Boudin balls and Brunello (and a Ringo Starr anecdote)

In case yall don’t know what boudin balls are, yall don’t know what you are missing!

Boudin balls are a specialty of Cajun cuisine: you form balls using uncased boudin (pork and rice sausage, commonly found in Louisiana and East Texas where Tracie P grew up) and then you dredge in flour and cornmeal and then you fry.

For Easter this year, Pam brought steaming-hot, freshly fried boudin balls over to Mrs. and Rev. B’s house (she lives just a few blocks away). I paired with an 06 Brunello di Montalcino by Il Poggione that I’d been saving for the occasion. I wrote about it over at the Houston Press, the Houston alternative rag, where I am now a regular contributor on wine. Here’s the link. Fun stuff…

Speaking of Easter, what Easter celebration would it be without memaw B’s deviled eggs?! Man, they’d be worth the drive to from Austin to Orange alone! Love that stuff! Also excellent with the Brunello, where the acidity and tannin the wine cut through the fattiness of the filling like a Bowie knife!

Speaking of balls, I am reminded of something I once heard Ringo Starr say. It was back in 2003 and the French band was asked to open for Ringo at the now defunct Bottom Line in the Village. (You can imagine how thrilled I was to get to do this! It was an amazing experience. Nora Jones — at the height of her fame — also appeared with Ringo that night. Incredible!)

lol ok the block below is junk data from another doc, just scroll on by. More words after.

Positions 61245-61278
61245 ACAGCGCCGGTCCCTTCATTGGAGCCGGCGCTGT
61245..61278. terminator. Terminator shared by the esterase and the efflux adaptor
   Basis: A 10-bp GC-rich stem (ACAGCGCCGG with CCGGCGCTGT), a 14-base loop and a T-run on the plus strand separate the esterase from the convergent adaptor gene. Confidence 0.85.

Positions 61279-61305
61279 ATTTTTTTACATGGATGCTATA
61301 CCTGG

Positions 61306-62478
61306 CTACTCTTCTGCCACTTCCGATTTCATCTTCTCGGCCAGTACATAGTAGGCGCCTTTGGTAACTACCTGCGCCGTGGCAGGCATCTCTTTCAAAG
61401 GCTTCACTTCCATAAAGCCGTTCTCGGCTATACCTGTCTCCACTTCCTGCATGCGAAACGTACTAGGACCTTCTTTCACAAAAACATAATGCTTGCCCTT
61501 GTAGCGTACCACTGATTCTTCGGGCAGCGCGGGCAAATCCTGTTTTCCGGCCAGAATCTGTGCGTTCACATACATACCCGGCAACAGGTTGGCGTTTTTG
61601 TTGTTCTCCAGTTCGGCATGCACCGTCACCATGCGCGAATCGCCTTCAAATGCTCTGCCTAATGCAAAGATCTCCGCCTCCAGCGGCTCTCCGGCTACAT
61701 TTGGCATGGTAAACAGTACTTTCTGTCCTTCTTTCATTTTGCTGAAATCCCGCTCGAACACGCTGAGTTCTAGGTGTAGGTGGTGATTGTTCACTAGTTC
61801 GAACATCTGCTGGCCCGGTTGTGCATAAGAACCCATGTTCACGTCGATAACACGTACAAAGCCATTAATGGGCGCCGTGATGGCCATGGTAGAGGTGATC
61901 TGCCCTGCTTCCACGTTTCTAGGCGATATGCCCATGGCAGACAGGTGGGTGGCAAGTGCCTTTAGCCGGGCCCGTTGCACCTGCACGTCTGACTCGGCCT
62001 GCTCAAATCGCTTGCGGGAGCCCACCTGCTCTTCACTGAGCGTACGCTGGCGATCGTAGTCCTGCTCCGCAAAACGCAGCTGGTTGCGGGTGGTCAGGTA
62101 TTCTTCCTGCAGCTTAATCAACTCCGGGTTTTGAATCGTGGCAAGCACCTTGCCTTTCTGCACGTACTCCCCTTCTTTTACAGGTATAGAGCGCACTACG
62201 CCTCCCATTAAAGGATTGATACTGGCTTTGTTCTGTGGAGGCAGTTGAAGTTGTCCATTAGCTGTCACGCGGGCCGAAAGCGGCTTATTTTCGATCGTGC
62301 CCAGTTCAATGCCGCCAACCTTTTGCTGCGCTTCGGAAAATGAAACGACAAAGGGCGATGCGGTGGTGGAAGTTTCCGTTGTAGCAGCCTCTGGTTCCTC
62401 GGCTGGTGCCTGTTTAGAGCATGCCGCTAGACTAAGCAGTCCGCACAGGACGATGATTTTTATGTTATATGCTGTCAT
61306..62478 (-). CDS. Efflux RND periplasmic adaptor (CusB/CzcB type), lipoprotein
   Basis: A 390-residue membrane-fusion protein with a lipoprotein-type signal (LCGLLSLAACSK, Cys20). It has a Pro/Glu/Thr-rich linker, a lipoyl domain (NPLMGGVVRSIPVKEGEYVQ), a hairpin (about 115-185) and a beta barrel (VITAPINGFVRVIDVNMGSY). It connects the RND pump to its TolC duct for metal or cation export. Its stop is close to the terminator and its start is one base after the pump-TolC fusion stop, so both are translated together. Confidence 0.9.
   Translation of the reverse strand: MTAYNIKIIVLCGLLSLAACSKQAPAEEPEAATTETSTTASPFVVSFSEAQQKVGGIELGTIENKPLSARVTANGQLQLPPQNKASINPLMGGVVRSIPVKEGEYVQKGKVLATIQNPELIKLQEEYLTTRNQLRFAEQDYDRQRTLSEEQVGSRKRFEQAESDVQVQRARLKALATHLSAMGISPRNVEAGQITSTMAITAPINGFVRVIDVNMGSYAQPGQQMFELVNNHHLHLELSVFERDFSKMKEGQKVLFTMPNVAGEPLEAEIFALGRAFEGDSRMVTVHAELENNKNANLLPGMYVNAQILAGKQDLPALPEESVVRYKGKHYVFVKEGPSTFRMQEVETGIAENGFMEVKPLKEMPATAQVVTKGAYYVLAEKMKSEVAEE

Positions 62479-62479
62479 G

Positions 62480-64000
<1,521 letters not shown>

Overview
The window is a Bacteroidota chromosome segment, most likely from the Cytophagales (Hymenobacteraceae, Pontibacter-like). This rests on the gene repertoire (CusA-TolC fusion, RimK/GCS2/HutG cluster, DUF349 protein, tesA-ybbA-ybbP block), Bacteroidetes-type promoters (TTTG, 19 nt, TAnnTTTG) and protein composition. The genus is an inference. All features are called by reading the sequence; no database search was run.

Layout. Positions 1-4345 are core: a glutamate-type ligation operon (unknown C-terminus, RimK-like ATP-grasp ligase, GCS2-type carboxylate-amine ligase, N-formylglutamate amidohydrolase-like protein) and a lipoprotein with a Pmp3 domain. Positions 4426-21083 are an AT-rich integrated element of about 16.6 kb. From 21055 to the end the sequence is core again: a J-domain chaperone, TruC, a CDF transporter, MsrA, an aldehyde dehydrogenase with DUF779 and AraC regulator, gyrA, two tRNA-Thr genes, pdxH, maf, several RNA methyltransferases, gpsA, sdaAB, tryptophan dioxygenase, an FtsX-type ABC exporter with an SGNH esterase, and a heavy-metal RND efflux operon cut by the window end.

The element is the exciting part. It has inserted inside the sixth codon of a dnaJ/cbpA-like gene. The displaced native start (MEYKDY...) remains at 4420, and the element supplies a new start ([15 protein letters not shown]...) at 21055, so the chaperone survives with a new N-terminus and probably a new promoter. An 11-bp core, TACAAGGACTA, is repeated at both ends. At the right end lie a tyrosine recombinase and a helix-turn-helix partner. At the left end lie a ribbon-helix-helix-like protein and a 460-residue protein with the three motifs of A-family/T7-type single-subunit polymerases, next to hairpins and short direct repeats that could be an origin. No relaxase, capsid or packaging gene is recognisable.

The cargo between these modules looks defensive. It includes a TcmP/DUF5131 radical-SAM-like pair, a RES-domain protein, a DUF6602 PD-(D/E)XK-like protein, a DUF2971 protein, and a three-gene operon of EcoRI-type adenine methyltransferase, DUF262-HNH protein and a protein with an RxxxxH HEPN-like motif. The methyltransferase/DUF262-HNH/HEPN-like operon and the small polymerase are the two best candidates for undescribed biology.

After sound check, Ringo was totally cool and signed autographs for all the folks who managed to make it in through the extremely tight-security (I got to be there because we sound checked after Ringo’s band). At one point, this dude brought him a baseball and asked him to sign it. To which Ringo said, “I’ll sign just about anything, but I don’t sign balls.”

So, there you go…

Cajun boudin balls and Dolcetto (how’s that for fusion?)

Pam and Melvin Croaker’s fried corn-meal-dusted boudin balls paired superbly with an 2007 Dolcetto d’Alba Monte Aribaldo by Marchesi di Gresy at yesterday’s Christmas day supper. The weather’s been cold and windy here: Dolcetto is such a great wintry grape, with its rich, meaty mouthfeel and nervy acidity pillared by a fulcrum of gentle tannin and meaty flavor. At less than $20 a bottle, the single-vineyard Dolcetto Monte Aribaldo has been my 2009 holiday season standby wine.

Sadly, a bottle of 2004 Rosso di Montepulciano by Sanguineto was corked. It wasn’t corked in the tainted with a corky or wet dog smell, the way “viciously” corked wine can smell (as BrooklynGuy likes to say when he’s disappointed with a much-anticipated bottle like this one). It was just that the fruit had died: as BrooklynGuy might say, it wasn’t “terrible, just dull.”

Boudin balls are made from the filling of boudin sausage — pork, pork liver, rice and Cajun seasoning (spicy). They can be rolled in breadcrumbs or flour but Pam and Melvin used a cornmeal coating (also traditional) for these tasty delights. Soooooo good…

In other news…

Yet another dream came true this Christmas yesterday when Tracie B and I got the 3-quart All-Clad sauté pan we’d been hoping for.

Thanks Mrs. and Rev. B!